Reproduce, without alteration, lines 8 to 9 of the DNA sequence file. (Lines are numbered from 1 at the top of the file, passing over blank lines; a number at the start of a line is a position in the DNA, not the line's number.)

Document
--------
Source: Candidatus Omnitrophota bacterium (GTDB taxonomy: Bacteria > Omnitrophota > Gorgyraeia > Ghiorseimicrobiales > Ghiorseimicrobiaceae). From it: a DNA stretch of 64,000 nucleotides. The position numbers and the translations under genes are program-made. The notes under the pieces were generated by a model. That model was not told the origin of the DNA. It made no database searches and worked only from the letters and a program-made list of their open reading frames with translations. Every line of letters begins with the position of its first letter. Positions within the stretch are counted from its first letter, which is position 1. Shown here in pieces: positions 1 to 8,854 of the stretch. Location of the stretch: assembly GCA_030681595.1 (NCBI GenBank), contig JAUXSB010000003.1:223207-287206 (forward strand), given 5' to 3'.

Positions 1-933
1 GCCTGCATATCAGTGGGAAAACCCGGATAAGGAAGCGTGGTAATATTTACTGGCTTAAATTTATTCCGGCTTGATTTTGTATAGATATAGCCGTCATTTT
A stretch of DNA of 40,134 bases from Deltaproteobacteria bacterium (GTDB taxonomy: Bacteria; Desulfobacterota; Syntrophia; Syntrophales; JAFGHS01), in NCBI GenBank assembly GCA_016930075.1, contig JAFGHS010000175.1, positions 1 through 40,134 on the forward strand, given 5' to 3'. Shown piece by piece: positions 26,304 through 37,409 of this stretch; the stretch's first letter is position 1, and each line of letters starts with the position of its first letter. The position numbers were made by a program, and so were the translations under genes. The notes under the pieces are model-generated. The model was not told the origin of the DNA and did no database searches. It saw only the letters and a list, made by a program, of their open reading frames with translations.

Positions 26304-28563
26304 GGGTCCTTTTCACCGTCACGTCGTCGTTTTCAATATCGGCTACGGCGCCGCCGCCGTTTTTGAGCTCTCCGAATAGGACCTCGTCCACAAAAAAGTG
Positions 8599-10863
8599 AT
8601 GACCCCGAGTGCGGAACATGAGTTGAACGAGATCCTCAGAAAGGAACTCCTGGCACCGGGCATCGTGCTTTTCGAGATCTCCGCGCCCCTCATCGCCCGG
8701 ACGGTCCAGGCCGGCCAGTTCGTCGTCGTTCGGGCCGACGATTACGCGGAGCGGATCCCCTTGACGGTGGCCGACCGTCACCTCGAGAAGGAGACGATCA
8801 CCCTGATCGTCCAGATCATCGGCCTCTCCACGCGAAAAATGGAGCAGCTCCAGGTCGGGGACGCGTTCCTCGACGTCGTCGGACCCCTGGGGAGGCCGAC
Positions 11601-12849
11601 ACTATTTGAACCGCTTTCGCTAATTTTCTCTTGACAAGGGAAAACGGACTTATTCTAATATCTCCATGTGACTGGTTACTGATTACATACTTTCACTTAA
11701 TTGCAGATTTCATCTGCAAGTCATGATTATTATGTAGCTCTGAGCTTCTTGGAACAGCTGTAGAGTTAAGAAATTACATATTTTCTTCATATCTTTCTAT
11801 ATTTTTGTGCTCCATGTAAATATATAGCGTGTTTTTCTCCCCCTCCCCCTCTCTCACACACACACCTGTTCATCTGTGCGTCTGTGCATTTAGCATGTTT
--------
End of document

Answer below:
8599 AT
8601 GACCCCGAGTGCGGAACATGAGTTGAACGAGATCCTCAGAAAGGAACTCCTGGCACCGGGCATCGTGCTTTTCGAGATCTCCGCGCCCCTCATCGCCCGG